¶ 14 Detective Chris Matias testified that during the late evening hours of January 8, 2008, and into the following morning, he interviewed Roman several times, but Roman did not make any inculpatory statements. But, about 7 a.m., Roman told him in a recorded audio statement that he "beat his ass, " and acted alone. Roman later denied his involvement in the fatal beating of the victim, maintaining that he had no knowledge of the incident.
¶ 15 Medical examiner Dr. Mitra Kalelkar testified that he performed the autopsy on the victim. The autopsy revealed numerous abrasions to the head, as well as hemorrhages to the brain, and skull fractures. The injuries were consistent with being kicked and punched in the head multiple times.
¶ 16 Roman rested without presenting any testimonial evidence. During closing arguments, defense counsel asserted that Roman was misidentified and that the eyewitnesses were not credible.
¶ 17 The court subsequently found Roman guilty of murder and robbery. In doing so, the court said that it found the State's occurrence witnesses credible and compelling beyond a reasonable doubt. The court noted that the witnesses had a strong basis for identification, due to their previous familiarity with Roman, and that the victim's "cell phone was taken." The court further found that the evidence was substantiated, specifically noting that the "eyewitness testimony was corroborated by physical evidence that was recovered from the scene, from photos at the scene, from the coroner's report indicating the cause of death and the injuries suffered."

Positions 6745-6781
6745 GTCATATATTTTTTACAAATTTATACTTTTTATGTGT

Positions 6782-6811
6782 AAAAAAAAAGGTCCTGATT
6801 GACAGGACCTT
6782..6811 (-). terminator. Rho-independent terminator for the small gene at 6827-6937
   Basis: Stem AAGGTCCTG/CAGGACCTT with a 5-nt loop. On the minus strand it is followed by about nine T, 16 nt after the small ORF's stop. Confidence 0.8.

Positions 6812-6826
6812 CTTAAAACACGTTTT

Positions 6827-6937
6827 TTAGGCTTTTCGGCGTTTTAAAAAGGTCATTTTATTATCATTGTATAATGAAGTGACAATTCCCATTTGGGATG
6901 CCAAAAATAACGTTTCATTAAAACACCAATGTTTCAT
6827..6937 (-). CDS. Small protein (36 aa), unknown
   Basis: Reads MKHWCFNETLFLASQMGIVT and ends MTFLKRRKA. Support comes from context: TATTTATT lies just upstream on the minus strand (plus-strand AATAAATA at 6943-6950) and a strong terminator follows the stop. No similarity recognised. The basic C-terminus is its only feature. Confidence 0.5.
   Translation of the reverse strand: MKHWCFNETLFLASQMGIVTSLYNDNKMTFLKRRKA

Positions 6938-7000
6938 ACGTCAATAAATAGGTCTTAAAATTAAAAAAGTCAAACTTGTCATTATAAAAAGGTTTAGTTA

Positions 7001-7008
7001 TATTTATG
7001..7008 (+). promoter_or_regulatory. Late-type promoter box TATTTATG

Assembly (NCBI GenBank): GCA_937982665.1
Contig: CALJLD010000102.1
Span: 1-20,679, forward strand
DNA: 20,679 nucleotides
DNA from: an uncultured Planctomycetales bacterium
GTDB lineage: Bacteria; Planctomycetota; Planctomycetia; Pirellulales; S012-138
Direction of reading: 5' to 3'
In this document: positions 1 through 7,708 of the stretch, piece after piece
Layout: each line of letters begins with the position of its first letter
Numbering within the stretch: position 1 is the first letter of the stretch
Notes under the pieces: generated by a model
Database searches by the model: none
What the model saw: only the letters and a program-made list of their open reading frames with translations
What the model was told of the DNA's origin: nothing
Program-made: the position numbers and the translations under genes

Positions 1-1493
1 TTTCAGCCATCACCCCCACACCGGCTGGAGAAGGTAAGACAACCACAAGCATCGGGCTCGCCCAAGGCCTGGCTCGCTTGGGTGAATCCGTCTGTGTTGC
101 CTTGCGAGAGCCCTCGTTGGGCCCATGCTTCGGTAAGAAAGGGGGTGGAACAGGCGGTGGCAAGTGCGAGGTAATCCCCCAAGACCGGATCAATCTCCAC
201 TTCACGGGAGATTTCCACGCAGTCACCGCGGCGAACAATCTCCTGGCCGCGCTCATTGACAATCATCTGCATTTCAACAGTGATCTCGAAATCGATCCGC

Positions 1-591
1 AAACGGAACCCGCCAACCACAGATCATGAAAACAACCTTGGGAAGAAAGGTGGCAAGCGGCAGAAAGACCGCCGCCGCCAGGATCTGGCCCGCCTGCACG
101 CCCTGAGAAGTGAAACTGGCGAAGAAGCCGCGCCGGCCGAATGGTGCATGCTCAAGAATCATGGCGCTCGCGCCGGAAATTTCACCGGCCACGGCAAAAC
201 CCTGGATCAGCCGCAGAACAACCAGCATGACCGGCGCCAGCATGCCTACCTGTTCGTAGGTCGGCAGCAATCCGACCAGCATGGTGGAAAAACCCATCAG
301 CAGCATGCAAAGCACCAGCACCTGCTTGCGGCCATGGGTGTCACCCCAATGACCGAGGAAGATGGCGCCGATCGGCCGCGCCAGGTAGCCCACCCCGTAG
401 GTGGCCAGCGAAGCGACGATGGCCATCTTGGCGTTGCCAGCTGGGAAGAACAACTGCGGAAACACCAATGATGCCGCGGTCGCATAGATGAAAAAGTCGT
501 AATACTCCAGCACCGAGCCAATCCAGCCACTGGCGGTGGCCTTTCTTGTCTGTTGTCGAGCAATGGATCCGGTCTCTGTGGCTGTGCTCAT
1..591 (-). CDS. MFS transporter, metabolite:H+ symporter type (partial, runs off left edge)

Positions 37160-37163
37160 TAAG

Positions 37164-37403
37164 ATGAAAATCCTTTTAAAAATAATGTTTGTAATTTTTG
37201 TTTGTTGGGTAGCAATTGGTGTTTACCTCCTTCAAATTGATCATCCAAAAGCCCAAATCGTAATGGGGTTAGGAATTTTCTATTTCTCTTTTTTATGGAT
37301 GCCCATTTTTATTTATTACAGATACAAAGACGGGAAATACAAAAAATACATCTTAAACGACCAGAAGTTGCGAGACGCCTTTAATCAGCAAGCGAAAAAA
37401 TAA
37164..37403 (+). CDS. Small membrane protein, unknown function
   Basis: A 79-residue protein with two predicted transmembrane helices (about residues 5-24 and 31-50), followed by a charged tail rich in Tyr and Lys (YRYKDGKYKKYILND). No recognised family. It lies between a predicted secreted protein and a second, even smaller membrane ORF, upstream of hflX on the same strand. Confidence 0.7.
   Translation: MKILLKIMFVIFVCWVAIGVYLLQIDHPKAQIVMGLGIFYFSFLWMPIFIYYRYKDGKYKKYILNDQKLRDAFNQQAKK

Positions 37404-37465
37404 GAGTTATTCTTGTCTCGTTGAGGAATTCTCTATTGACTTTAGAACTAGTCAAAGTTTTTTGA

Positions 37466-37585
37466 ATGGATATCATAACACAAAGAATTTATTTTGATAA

¶ 18 On appeal, Roman contends that his conviction should be reversed and the cause remanded for a new trial because the trial court inaccurately believed that the physical evidence recovered from the scene corroborated the eyewitness testimony and that the victim's cellular phone had been taken. He acknowledges that he did not raise this issue below, but maintains that it should be reviewed as plain error because the evidence at trial was closely balanced, and that the court's incorrect recollection of the evidence denied him due process and a fair trial.
¶ 19 To preserve an issue for review, defendant must object at trial and raise the matter in a written posttrial motion. People v. Enoch, 122 Ill.2d 176, 186 (1988). Here, Roman did neither. Thus, he forfeited the issue for review. Enoch, 122 Ill.2d at 186. Under the narrow and limited plain error exception to the general forfeiture rule, a reviewing court may consider forfeited errors where the evidence was closely balanced or where the error was so egregious that defendant was deprived of a substantial right and thus a fair trial. People v. Herron, 215 Ill.2d 167, 178-79 (2005). To obtain relief, defendant must first show that there was a clear or obvious error. People v. Hillier, 237 Ill.2d 539, 545 (2010). The burden of persuasion remains with defendant, and the first step in plain error review is to determine whether any error occurred. People v. Lewis, 234 Ill.2d 32, 43 (2009). For the reasons that follow, we find none here to excuse Roman's forfeiture of this issue.